Bringing in the giants: Jake Scott and podcasting
Jake Scott is a believer that if he is to spend time doing something, it ought to make him better. Whether he’s on the road or fixing fence on the family’s Nebraska cattle operation, Scott is likely listening to a podcast about leadership, faith, business or agriculture.
As a podcast listener, he is tickled to have recently introduced his own podcast, Cattle Pros.
Scott’s family originated in Alabama and his grandfather was a farmer and cattle trader who also had poultry houses to make a living in the agriculture industry. Scott’s dad and brother are deeply involved in the equine industry and that industry is the one Scott had the most exposure to as a young man.
When a school district change resulted in Scott enrolling in a high school with a strong FFA program focused on showing cattle, he said his interest was piqued. He added a steer and heifer to the barn with the support of his dad and by graduation, he followed his interest in livestock judging to nearby Connors State College. Coach Jerry McPeak, who is Scott’s podcast guest in his first full-length episode, encouraged him.
After his time at Connors State, the purebred Angus cattle herd at Oklahoma State University was calling his name. He worked with the purebred operation in exchange for room and board and it was there he was introduced to such an operation and said he had his eyes opened to Angus cattle.
Upon graduation, Scott worked for Eldon and Louisa Krebs in Gordon, Neb., in the show barn. It was there he began dating Eldon and Louisa’s daughter, Kami. The couple, now engaged and later married, left the ranch for posts in Oklahoma, her with the Oklahoma Cattlemen’s Association and him with Rolling R3 Ranch, owned by Marc Rowland.
At the time, Rowland and Express Ranches had established a franchise opportunity for ranches to market cattle through the Express Ranches sales.
“We really came into (Rolling R3) at a time it was poised for success and it was a good time in the business and the market,” he said. “We hit the ground running at that place and we really had a lot of success. If you know anything about an Angus pedigree, one of the really, really dominant cow families in the breed is Saras Dream. We bred the original Saras Dream S609 while we were there. One of the bulls that’s been dominant is First Class, we bred his sire, First Rate, while we were there.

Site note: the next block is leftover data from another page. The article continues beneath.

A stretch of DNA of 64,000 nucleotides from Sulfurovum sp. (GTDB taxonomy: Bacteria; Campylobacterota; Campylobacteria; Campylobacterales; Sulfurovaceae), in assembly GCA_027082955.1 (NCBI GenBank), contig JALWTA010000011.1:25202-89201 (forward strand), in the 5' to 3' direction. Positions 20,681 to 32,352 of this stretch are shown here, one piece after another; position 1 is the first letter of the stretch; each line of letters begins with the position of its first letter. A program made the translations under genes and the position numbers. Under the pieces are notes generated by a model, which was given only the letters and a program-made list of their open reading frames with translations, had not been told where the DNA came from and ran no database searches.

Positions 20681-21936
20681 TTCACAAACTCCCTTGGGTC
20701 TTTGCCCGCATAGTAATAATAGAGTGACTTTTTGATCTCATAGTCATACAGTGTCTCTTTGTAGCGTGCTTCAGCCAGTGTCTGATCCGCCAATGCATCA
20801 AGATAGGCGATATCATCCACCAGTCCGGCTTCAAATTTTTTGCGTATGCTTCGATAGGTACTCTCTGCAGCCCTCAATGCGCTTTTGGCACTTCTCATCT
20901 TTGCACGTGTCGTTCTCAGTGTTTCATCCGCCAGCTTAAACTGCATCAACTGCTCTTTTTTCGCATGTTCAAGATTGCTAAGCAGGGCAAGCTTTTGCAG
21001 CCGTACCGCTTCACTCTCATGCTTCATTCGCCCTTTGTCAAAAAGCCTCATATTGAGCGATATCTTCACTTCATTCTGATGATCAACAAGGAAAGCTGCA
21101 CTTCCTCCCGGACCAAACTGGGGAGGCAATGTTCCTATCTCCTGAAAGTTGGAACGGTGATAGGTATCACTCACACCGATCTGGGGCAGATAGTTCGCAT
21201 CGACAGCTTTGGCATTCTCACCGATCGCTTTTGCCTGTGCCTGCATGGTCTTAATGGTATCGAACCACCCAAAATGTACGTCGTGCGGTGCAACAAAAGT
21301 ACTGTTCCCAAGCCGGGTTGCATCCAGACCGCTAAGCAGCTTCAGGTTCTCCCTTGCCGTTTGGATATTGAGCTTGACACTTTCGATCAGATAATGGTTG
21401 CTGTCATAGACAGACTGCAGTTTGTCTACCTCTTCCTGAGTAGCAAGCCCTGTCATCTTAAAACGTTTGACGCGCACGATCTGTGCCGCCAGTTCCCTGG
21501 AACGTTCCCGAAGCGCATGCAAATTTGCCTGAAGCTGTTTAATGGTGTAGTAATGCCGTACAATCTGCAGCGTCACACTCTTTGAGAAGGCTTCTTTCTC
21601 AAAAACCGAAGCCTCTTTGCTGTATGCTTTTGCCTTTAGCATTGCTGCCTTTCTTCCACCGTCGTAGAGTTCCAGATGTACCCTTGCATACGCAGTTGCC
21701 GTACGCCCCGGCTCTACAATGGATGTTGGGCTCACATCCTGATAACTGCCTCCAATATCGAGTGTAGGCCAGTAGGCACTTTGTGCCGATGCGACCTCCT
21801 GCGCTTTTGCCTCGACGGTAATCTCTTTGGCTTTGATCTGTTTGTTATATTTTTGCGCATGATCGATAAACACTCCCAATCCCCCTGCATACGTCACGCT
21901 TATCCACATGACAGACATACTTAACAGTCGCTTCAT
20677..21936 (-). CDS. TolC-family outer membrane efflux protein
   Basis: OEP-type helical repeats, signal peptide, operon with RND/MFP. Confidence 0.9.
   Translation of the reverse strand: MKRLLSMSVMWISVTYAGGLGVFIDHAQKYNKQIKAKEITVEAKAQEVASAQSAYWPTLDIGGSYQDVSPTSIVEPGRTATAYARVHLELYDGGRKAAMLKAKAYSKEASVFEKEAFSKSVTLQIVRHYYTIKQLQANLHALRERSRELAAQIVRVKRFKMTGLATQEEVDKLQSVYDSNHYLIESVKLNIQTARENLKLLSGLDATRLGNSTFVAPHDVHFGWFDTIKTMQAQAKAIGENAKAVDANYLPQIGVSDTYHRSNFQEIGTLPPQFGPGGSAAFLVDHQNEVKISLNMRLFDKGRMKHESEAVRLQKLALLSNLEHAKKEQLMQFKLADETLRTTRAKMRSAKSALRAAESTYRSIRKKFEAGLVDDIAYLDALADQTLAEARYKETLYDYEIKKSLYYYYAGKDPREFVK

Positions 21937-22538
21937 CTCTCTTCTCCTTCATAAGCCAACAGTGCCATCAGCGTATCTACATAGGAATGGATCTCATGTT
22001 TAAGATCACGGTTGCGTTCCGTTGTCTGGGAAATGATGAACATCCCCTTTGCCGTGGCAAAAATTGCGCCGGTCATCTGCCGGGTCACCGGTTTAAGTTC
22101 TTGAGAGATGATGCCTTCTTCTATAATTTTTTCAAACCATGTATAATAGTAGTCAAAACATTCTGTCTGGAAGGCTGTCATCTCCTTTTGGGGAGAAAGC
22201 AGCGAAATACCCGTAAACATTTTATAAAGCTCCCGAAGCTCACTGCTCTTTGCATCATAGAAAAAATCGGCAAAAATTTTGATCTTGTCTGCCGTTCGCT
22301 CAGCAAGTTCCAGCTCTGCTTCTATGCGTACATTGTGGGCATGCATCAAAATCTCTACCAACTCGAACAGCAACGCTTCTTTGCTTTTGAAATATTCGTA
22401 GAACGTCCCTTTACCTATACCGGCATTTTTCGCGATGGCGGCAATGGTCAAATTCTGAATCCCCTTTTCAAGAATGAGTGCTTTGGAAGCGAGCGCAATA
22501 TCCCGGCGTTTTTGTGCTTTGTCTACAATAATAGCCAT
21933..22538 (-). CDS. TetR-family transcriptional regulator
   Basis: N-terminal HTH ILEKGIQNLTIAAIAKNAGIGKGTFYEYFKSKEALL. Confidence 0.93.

‘EVERYTHING WAS CLICKING’
It was great and we got to win heifer shows at Denver, we won the Yards show twice. Everything was clicking.”
The Scotts continued to do business with Eldon and Louisa’s Krebs Ranch and he said many of the good cows on the Rolling R3 came from the Krebs’. It was, he said, always the couple’s plan to return to the ranch and that opportunity presented itself earlier than expected and they returned to Gordon in 2007.
“It was the right decision,” he said. “It’s been a blessing to us and a lot of great things have come as a result of being here. The time here and the time at R3 is where I really got my education and having the chance to work around a Jarold Callahan (president of Express Ranches) or an Eldon Krebs — to be around those guys like that and to pick up on what they’ve learned and what they’ve accomplished and achieved has been my true education.”
It is conversations about the industry from those who know it well and perhaps have a different way of approaching it, that Scott said his podcast brings to listeners. He said it is partially educational, partially motivational and is a behind the scenes conversation like the ones that have helped him grow and succeed.
“I’ve been lucky enough to make relationships and contacts and acquaintances with that caliber of people in this business and I really believed if there were a podcast out there and I called these people, they would be willing to talk and share some of the things,” he said.
Scott said his goal is to bring the best and brightest to the podcast and with guests including McPeak, Charles and Heidi Anderson, Kirk Stierwalt, Clay Williams and Delvin Heldermon, he has begun doing just that.
In the days of internet and podcasts, Scott said people now have the opportunity to educate themselves. It’s an opportunity, he said, to pick the brains and hear the thoughts of some of the real giants of the business. ❖
— Gabel is an assistant editor and reporter for The Fence Post. She can be reached at firstname.lastname@example.org or (970) 768-0024.
Start a dialogue, stay on topic and be civil.
If you don't follow the rules, your comment may be deleted.
User Legend: Moderator Trusted User
PAUSE: Ballot initiative to criminalize husbandry practices would cost consumers, limit food availability
A ballot initiative proposed, currently known as Protect Animals from Unnecessary Suffering and Exploitation (PAUSE), is awaiting an appearance before the title board after being filed with the Colorado Secretary of State. Proponents Alexander Sage…